What I’m Reading
Did Dulles Do Dallas? The Devil’s Chessboard: David Talbot’s Epic Expose on the demise of JFK
Baby Your A Rich Man: Stan Soocher pieces together the Financial Fights of the Fab Four
JFK Research has entered a new phase recently. As the ‘Crime of the Century’ (the 20th Century that is) reached its’ 50th anniversary in 2013 researchers began to feel that many of the pieces to the puzzle had fallen in place. The half-century of researching, debating and arguing had broadened our perspective as to what transpired that fateful day in 1963.
David Talbot’s well written volume on CIA spymaster Allen Dulles, The Devil’s Chessboard (Harper) is perhaps the most interesting JFK volume since Jim Douglass’ epic 2010 book ‘JFK and the Unspeakable’ . Talbot does not make an overt argument that Dulles, whose long enigmatic career takes up more than half of this 700 page tome, orchestrated the plot that led to JFK’s death. He really doesn’t need to. The plot was intricate, precise and diabolical and the reality is that the people with the abilities to create such a plot only exist in a certain strata of our social world: the intelligence community.
Talbot is a smooth and easy to read writer. He takes complex scenarios and manages to illuminate them with such ease that you are able to digest their implications quickly. Perhaps the largest and most significant piece to the puzzle that Talbot highlights in The Devil’s Chessboard is the fact that it appears that Dulles was a supporting force in the attempted coup against De Gaulle in 1961. In between the Bay of Pigs operation and JFK’s famous visit to Paris in 1961 a serious overthrow of the French government was in place that came very close to happening. You won’t read about it in history books, but it bore all the hallmarks of those pre-packaged coups in Guatemala, Iran and Indonesia that the CIA and its’ allies have admitted to orchestrating.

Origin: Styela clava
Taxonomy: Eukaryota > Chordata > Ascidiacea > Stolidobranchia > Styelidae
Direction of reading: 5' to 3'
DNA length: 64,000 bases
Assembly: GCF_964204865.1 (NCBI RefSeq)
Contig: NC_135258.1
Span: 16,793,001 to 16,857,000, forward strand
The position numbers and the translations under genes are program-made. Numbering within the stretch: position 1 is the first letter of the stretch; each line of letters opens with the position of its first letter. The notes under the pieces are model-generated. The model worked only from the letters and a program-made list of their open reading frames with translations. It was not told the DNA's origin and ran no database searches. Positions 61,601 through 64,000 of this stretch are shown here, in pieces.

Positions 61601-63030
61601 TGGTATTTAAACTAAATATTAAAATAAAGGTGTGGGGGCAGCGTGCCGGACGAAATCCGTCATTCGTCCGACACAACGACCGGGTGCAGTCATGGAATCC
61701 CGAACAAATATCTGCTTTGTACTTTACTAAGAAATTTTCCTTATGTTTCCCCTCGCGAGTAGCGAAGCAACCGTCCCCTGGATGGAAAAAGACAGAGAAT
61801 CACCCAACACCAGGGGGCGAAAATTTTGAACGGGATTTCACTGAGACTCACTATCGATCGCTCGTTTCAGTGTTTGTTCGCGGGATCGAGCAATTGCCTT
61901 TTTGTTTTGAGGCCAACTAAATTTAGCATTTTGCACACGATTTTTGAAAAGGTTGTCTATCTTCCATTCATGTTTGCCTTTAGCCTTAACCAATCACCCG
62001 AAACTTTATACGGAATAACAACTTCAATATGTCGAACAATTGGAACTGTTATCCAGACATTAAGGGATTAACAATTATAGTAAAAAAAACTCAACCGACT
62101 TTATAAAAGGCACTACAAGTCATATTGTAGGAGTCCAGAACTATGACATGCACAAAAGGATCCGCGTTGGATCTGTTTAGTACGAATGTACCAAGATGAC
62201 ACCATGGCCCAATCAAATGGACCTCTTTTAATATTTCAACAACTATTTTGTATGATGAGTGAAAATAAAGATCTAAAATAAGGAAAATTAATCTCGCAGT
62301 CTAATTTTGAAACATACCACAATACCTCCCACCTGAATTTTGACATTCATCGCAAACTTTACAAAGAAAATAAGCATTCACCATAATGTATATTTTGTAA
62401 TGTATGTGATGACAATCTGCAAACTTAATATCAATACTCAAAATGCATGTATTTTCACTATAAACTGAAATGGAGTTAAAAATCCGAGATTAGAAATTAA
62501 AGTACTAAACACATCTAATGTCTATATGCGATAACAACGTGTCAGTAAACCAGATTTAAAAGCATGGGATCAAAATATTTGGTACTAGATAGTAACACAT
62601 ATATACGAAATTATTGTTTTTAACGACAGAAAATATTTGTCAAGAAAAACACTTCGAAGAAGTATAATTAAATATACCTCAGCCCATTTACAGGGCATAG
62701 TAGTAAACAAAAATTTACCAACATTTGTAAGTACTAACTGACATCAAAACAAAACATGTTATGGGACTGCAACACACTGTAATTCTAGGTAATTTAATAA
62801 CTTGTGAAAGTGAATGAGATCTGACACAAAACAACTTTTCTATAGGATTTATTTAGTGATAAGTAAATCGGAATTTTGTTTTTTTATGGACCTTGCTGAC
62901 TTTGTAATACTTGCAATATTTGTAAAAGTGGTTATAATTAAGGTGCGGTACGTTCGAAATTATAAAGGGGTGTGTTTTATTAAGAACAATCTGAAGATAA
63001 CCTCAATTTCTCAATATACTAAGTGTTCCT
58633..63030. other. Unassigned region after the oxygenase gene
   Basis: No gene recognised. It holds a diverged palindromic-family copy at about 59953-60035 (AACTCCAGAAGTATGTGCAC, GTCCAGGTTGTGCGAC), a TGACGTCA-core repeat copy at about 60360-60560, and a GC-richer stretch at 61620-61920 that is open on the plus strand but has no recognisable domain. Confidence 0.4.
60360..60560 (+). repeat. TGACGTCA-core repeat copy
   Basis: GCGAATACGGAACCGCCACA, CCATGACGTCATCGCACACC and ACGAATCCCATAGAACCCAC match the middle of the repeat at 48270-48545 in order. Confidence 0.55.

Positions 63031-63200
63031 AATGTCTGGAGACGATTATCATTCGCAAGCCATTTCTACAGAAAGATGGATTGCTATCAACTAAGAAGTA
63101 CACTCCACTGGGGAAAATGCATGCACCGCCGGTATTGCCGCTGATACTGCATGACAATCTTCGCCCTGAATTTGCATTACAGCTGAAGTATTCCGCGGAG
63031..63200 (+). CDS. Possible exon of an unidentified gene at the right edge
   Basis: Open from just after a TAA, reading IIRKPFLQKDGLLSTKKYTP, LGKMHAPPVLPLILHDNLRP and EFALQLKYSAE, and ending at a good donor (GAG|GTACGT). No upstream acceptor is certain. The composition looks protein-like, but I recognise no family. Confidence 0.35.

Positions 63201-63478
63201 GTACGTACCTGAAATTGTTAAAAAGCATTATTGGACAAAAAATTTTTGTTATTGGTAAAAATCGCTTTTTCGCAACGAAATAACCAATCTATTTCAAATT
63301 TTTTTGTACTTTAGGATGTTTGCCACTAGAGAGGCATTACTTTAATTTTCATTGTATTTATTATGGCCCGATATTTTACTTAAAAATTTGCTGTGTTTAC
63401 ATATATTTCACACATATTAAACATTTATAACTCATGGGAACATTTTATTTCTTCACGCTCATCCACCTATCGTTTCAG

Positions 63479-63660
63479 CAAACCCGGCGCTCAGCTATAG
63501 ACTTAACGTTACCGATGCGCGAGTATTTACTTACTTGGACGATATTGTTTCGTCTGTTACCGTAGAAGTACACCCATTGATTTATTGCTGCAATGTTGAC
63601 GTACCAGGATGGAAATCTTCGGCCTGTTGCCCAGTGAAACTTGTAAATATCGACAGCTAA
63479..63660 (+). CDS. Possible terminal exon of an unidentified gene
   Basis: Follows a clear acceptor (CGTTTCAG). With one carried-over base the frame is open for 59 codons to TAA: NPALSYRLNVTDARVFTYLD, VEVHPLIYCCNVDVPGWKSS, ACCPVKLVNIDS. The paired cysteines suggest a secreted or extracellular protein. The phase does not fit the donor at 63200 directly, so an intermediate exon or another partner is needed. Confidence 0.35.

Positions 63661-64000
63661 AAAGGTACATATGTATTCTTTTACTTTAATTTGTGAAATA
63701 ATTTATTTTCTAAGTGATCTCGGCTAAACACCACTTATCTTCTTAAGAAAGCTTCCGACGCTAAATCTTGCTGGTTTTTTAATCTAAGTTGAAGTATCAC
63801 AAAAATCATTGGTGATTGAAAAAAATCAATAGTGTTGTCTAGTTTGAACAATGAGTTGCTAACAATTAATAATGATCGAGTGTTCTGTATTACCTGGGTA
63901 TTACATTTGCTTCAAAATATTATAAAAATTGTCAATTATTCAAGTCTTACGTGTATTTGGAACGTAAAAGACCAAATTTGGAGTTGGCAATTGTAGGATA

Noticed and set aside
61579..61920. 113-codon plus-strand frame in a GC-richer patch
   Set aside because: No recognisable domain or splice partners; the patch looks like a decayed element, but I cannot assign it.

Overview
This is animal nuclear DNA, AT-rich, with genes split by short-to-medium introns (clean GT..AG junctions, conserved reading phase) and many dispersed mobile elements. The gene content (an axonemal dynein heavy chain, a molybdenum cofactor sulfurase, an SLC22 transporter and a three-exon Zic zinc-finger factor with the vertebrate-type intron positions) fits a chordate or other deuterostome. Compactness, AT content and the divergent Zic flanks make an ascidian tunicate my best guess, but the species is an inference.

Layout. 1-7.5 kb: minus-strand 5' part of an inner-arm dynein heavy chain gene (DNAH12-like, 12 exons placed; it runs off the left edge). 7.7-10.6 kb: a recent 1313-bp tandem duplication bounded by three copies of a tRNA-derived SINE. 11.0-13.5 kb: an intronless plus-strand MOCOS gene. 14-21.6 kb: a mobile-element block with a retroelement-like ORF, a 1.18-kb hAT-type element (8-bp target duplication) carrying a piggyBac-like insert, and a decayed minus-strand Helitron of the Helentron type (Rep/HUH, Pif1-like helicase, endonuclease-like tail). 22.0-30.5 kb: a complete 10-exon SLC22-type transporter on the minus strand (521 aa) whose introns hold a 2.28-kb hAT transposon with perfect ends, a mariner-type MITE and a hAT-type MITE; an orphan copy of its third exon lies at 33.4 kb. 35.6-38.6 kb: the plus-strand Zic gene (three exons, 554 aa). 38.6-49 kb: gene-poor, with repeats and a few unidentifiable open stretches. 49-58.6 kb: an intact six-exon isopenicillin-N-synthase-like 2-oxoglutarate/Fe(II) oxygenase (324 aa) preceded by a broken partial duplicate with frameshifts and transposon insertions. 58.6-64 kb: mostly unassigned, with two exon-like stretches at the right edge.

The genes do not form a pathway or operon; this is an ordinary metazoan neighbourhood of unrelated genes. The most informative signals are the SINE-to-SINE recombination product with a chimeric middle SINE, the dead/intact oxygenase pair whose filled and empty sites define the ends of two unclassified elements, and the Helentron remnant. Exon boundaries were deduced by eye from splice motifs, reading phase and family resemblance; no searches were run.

Did Dulles do Dallas? Who is #1?…….That would be telling…;-)
I actually found lawyer and associate professor Stan Soocher’s book on the Beatles legal woes a bit more disturbing that Talbot’s conspiratorial implications. Well read Beatle fans think they know much or the story of how the Beatles financial fortunes spiraled out of control in the late 1960s and eventually led to their demise in 1970. What is not too well know are the facts, figures and actions outlined by Soocher in this dry matter-of-factly- written book that covers many of the financial pitfalls the band faced from the origin on up until today. The amount of time and energy that consumed the Fab Four after they broke up in attempting to untangle their financial arrangements is mind boggling. Needless to say Allen Klein is in the middle of a lot of these problems but isn’t the only one. A far more sinister character, Morris Levy, is covered in many of the chapters on John Lennon’s 1970’s legal battles. Levy apparently was a harder, meaner and perhaps even more cut-throat version of Klein and he fought Lennon tooth and nail over a copyright lawsuit and then a recording deal that left Lennon so disillusioned with the music industry that he went into retirement in 1975.
Lennon’s lawsuits with Levy were highly charged and personal and ending with rulings that effectively favored Lennon when they came to head in the late 1970s. Of course we all know the final chapter of Lennon’s comeback in 1980. He begins recording new material, signs a record deal with the newly formed Geffen Records and spends his final days, hours and minutes in the midtown recording studios close to his Upper Westside home…..finally on December 8, 1980 he is brutally gunned down. Was Chapman a lone nut? Did certain parties have a real motive to murder Lennon??? Soocher has perhaps given up ample food for thought as to who else may have had the means, motive and opportunity to snuff out the outspoken Mr Lennon. hmmmm